“Mom, I Want To Live With My Boyfriend”

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How could I convince my daughter that she might be about to make a terrible mistake?

By K.C. Scott

(Transcription of an article that appeared in The Reader’s Digest, February 1994, pp. 77-80.)

Mom, Joe and I have decided to live together,” my strong-willed 23-year-old daughter announced defiantly at our dining-room table, her boyfriend at her side.

In many live-in situations, the individuals may view the relationship differently, frequently the result of failing to discuss what they expect of each other. Most women said it was a first step toward marriage. For men, the most common motive was sex. One man, asked why he was living with his girlfriend, replied, “Sex – there when you want it, where you want it.”

Her words made my heart pound and my stomach churn. “Have either of you even thought about the possibility you could get pregnant?”

My daughter looked sheepishly at her boyfriend, admitting they hadn’t. Then defiance swept over her face again and she replied, “Well, I don’t care what you and Dad think. You’ll just have to accept it.”

“We may have to tolerate it,” I said firmly. “But we’ll never accept it. You’re going against every value we’ve taught you.”

As she and her 24-year-old boyfriend marched out the door, I was heartbroken. It was one of the great sorrows of my life.

I couldn’t convince my daughter that, by entering a relationship of sex without marriage, she could be making the worst mistake of her life. But since then I’ve learned unsettling facts about cohabitation. My hope is that what I learned will help other young people and parents facing the same situation. (The U.S. Census Bureau says 6,085,284 unmarried, opposite-sex partners live together.) Here’s what I found:

  • There’s a good chance that a couple living together will never tie the knot.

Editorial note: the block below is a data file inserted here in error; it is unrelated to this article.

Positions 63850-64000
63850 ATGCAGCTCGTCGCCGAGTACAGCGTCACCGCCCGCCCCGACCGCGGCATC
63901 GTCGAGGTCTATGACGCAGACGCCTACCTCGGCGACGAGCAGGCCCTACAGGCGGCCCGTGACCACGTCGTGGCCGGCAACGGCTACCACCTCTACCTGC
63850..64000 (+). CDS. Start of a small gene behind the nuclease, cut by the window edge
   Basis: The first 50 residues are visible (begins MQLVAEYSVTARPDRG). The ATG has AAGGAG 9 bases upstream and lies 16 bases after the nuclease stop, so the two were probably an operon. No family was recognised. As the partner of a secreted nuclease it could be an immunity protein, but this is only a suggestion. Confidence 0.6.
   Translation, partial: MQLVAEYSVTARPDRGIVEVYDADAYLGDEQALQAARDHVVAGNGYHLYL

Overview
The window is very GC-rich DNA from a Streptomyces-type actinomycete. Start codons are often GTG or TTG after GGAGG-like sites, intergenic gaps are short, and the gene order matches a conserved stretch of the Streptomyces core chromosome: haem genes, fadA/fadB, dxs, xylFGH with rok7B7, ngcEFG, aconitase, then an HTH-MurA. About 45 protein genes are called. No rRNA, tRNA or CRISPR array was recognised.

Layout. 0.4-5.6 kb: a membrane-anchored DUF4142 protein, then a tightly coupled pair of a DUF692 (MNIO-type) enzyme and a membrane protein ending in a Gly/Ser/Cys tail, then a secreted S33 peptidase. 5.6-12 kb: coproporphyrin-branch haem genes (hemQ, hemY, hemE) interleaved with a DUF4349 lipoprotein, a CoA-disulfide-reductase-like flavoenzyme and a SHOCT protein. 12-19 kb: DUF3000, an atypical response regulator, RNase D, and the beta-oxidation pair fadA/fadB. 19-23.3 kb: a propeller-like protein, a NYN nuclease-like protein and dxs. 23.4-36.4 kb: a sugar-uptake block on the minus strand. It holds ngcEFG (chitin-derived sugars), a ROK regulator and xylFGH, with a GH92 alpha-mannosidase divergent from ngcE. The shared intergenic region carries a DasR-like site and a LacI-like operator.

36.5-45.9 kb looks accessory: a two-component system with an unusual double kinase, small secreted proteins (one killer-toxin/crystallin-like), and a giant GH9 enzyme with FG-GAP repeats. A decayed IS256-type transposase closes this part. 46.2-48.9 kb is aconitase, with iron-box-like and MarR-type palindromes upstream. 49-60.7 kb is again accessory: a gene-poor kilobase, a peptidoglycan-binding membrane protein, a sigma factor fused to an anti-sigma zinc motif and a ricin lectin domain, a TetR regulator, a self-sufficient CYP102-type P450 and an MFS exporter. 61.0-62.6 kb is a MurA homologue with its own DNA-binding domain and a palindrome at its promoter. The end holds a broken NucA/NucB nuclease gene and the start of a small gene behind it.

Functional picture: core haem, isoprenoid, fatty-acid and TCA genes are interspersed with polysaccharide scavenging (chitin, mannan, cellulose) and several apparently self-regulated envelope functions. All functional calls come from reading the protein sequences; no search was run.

Estimates from a number of experts are that 40 to 50 percent of cohabitants never marry each other. One 1985 Columbia University study found that only 19 percent of men who lived with their girlfriends eventually walked down the aisle with them.

I also learned that in many live-in situations, the individuals may view the relationship differently, frequently the result of failing to discuss what they expect of each other. When 139 cohabitating students were asked, in a 1973 study, why they lived with somebody, most women said it was a first step toward marriage. For men, the most common motive was sex. One man, asked why he was living with his girlfriend, replied, “Sex – there when you want it, where you want it.” Though that particular inquiry is now years old, and the fear of AIDS has changed attitudes toward sex, I found, from the people I’ve talked to, that many cohabitants still don’t talk about what they expect from living together.

  • If live-in couples do marry, they run a higher risk of divorce.

Many young couples today insist that living together is a good idea, the best way to see if they are compatible, and hence the best way to prevent divorce. The truth? One study found that people who live together before marriage are about 33 percent more likely to split up than those who don’t. Another study showed that the longer they live together before marriage, the more likely they themselves thought their chance of divorce. Moreover, the study says, cohabitants have a lower reported quality of marriage and a lower commitment to it.

As Connecticut psychologist Joseph Nowinski explains, “Living together, while frequently touted as an intensely bold, romantic move, is often really a way to avoid full commitment. When two people opt for living together over marriage, one or both of them are often secretly saying, ‘ I’m worried that my love for you is too fragile to last a lifetime, so I want a quick escape hatch if the going gets rough.’ ”

  • Breaking up can hurt as much as divorce.

A broken heart can’t be prevented just by refusing to sign on the dotted line. When live-in couples split, the emotional fallout is often as deeply painful as divorce. University of Southern California clinical psychologist Michael Newcomb explains: “Live-in couples usually become as emotionally attached as married couples. The problem is, it is easier for even a small problem to drive them apart because they just don’t have the glue that married couples do to hold them together – such as kids, shared finances, a legal document.”

Steve Jaccarino, a contractor in Westport, Conn., and his girlfriend broke up mainly because they disagreed over where they wanted to settle. Today, ten years later, Steve still imagines her coming back into his life. “I’m not over her,” he says.

  • The woman may wind up pregnant.

This was one of my deepest concerns. Five years before my daughter announced she was going to live with her boyfriend, she had made the same mistake. At age 18, she had run away from home to live with another boy – and had gotten pregnant. When he deserted her, my daughter was so devastated and unable to cope that, for years, the burden of raising the baby had fallen on my husband’s and my shoulders.